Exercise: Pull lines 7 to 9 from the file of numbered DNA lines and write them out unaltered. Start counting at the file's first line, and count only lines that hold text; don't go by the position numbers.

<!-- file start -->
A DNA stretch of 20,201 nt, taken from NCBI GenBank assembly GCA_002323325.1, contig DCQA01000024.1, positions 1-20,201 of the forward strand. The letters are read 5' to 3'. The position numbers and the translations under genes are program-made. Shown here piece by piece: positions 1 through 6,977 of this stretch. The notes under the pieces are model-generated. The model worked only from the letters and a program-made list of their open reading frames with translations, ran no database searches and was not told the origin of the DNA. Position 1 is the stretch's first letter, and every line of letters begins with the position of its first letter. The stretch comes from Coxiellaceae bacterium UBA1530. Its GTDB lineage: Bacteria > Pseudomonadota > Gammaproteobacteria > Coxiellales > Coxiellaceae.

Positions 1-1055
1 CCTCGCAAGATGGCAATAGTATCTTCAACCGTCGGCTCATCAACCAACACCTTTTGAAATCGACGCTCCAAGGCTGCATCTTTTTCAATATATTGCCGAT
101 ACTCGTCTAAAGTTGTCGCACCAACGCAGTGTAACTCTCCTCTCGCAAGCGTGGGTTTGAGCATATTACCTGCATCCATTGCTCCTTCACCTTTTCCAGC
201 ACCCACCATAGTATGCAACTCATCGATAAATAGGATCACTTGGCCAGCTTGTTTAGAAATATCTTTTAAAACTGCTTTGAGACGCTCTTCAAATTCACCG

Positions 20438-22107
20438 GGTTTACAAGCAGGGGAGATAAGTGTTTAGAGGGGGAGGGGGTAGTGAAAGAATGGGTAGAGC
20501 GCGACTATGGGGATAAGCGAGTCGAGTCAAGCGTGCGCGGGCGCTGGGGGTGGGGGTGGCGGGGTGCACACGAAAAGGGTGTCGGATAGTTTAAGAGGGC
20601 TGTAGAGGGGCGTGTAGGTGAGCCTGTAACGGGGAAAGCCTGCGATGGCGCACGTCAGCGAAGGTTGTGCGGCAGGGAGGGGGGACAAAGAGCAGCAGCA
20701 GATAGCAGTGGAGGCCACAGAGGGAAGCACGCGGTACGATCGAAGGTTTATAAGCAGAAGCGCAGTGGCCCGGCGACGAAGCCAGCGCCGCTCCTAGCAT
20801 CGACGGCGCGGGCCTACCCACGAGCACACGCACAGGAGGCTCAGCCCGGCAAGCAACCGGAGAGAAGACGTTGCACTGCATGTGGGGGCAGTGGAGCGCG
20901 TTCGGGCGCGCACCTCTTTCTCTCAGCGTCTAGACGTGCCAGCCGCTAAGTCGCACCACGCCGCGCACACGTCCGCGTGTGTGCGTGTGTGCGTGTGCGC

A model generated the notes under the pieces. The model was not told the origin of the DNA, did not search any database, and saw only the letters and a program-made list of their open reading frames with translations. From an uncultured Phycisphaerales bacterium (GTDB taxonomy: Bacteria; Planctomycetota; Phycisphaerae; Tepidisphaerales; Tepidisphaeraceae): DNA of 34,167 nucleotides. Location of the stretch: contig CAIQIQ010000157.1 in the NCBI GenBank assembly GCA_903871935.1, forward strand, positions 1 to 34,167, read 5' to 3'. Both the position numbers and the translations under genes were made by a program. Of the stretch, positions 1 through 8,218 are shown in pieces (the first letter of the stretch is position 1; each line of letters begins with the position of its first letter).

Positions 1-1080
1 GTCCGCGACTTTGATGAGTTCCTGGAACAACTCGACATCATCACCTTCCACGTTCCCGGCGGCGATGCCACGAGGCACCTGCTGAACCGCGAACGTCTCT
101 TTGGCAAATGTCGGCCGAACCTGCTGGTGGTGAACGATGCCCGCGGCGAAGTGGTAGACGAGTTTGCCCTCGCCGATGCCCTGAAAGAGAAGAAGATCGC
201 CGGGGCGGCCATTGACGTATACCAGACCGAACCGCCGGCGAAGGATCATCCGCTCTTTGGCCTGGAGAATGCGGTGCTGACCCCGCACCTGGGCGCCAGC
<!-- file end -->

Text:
20438 GGTTTACAAGCAGGGGAGATAAGTGTTTAGAGGGGGAGGGGGTAGTGAAAGAATGGGTAGAGC
20501 GCGACTATGGGGATAAGCGAGTCGAGTCAAGCGTGCGCGGGCGCTGGGGGTGGGGGTGGCGGGGTGCACACGAAAAGGGTGTCGGATAGTTTAAGAGGGC
20601 TGTAGAGGGGCGTGTAGGTGAGCCTGTAACGGGGAAAGCCTGCGATGGCGCACGTCAGCGAAGGTTGTGCGGCAGGGAGGGGGGACAAAGAGCAGCAGCA